The incidence of HPV(+) OPC has rapidly increased in recent years [20,21]. Several investigators recognized and actually reported that more favorable locoregional control and OS outcomes were achievable among patients with HPV(+) OPC treated with contemporary standard treatment approaches than among patients with HPV(–) OPC [9,21]. This has led to controversy among many head and neck oncologists as to whether the intensity of the traditional standard treatment is optimal for HPV(+) patients, which has introduced the concept of “treatment de-escalation.” Several attempts have been made to de-escalate treatment for HPV(+) OPC to preserve normal functional status and to maintain quality of life without compromising clinical outcomes [21].
The 8th edition of the American Joint Committee on Cancer staging system for HPV(+) OPC has designated lower stages than the same stage for HPV(–) OPC, unlike previous editions. These changes were due to the perception that the prognosis of patients with HPV(+) OPC was more favorable, although it appears to have had little effect on changing the treatment modality and/or its intensity. The treatment guideline by the National Comprehensive Cancer Network, however, still recommends high-dose CCRT for HPV(+) OPC patients with locoregionally advanced disease extent [22].
This questionnaire study showed interesting results regarding changes in RT protocols for HPV(+) OPC. Various studies have attempted to reduce the RT dose depending on the response, to omit chemotherapy or to replace it with immunotherapy or targeted therapy, and to sequentially administer chemoradiation instead of concurrently [23,24]. However, a treatment policy for RT in HPV(+) OPC has not yet been established. The most recently published European guidelines recommend the same treatment as that for HPV(–) OPC [25].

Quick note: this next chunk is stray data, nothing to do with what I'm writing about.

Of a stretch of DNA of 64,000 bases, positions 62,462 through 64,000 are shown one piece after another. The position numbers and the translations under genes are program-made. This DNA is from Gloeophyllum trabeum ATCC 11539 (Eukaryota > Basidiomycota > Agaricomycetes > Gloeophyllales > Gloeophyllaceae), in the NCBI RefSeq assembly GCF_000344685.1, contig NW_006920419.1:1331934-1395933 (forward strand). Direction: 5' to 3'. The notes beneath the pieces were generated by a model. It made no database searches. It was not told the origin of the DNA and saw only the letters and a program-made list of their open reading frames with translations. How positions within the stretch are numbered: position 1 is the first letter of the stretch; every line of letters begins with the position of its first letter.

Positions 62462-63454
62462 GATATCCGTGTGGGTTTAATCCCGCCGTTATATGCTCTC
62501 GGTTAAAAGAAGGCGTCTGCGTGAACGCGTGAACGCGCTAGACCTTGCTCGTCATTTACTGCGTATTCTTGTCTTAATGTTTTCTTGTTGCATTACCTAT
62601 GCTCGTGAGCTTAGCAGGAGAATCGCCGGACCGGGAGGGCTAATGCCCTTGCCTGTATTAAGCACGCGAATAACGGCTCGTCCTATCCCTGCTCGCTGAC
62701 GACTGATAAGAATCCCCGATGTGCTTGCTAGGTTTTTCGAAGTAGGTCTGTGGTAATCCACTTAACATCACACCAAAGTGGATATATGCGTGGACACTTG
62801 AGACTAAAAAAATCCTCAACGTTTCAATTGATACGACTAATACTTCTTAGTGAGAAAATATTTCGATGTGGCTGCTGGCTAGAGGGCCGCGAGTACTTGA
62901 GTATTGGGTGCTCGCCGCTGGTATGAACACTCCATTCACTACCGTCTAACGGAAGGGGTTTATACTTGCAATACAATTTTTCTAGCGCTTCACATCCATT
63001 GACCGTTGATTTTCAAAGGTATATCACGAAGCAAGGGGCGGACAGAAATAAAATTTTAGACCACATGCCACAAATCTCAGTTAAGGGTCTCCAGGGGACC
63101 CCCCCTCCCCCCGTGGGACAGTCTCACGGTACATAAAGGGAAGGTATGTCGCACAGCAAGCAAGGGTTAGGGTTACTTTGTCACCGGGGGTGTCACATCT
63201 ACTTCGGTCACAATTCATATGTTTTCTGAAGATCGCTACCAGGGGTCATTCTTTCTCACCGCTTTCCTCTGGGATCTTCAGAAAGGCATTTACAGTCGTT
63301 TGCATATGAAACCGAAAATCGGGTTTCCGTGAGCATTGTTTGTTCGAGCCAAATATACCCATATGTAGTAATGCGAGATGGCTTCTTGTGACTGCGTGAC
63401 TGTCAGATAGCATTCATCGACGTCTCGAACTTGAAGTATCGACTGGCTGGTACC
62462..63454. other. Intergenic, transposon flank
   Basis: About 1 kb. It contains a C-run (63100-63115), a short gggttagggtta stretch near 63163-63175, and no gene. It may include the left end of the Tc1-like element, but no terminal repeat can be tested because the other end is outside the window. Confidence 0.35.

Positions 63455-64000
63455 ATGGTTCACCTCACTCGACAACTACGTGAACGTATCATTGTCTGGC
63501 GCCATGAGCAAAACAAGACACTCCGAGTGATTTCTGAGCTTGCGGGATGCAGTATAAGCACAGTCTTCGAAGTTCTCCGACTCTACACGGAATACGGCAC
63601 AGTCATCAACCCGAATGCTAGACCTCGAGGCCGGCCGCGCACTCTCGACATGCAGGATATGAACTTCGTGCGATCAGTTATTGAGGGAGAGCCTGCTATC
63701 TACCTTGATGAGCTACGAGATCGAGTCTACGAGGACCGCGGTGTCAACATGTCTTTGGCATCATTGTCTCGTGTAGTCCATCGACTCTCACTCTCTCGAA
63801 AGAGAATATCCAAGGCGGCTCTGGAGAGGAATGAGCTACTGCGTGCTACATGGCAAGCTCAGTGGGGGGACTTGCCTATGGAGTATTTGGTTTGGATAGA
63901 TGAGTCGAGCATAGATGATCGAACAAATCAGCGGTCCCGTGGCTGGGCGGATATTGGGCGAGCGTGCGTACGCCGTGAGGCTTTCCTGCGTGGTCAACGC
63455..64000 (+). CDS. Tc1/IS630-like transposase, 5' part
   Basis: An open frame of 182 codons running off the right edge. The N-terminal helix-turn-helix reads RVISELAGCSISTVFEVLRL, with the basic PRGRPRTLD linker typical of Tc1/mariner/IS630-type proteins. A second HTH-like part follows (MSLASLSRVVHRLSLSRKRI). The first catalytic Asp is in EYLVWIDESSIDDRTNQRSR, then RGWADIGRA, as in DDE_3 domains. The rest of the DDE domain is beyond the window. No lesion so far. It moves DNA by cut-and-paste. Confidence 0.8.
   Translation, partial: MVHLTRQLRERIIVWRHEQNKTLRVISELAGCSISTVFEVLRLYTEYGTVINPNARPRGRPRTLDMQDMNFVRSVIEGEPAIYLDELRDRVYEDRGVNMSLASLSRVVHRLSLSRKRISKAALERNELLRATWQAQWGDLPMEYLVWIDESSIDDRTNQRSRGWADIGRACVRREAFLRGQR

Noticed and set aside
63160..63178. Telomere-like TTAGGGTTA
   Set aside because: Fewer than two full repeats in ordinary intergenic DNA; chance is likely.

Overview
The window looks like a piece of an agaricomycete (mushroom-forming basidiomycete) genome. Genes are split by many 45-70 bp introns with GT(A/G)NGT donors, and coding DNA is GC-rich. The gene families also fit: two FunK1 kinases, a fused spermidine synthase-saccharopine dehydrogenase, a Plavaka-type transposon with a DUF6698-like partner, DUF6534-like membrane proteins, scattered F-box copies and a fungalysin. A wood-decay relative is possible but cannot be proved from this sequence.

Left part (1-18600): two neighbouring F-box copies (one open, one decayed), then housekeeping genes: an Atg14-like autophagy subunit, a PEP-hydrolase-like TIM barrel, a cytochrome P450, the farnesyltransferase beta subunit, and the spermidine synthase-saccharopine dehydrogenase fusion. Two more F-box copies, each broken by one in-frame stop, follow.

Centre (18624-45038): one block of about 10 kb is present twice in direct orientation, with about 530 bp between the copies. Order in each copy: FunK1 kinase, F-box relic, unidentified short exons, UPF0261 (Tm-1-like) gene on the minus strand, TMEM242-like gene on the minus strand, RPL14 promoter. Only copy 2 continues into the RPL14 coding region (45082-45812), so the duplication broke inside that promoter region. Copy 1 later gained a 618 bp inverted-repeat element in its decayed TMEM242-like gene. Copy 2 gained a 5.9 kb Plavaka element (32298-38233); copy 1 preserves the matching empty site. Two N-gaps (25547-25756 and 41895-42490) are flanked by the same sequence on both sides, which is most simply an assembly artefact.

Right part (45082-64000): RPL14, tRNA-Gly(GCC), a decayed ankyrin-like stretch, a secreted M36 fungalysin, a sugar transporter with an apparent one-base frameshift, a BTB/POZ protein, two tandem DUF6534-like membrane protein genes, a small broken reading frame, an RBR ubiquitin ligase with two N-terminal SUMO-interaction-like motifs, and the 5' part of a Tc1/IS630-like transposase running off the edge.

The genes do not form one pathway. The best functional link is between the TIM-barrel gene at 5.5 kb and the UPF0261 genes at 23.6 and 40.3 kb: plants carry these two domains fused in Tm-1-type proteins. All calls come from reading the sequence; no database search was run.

This study aimed to investigate current opinions regarding RT in a definitive and adjuvant setting and to assess the practical considerations of de-escalation in HPV(+) OPC. This is because many head and neck oncologists were asked questions regarding whether the intensity of the traditional standard treatment had been either optimal or stronger than necessary for patients with HPV(+) OPC. This questionnaire will help develop the framework of a consensus for suitable radiotherapy. It is important to examine current clinical practice before the results of ongoing prospective trials provide clear evidence. We demonstrated reported and ongoing trials associated with the radiation field and dose in four paradigms: (1) de-escalation of chemotherapy in definitive CCRT, (2) de-escalation of the RT field and dose in definitive CCRT, (3) de-escalation of the RT field and dose in adjuvant RT after transoral surgery (TORS), and (4) omission or de-escalation of RT in complete remission after IC for locally advanced stage.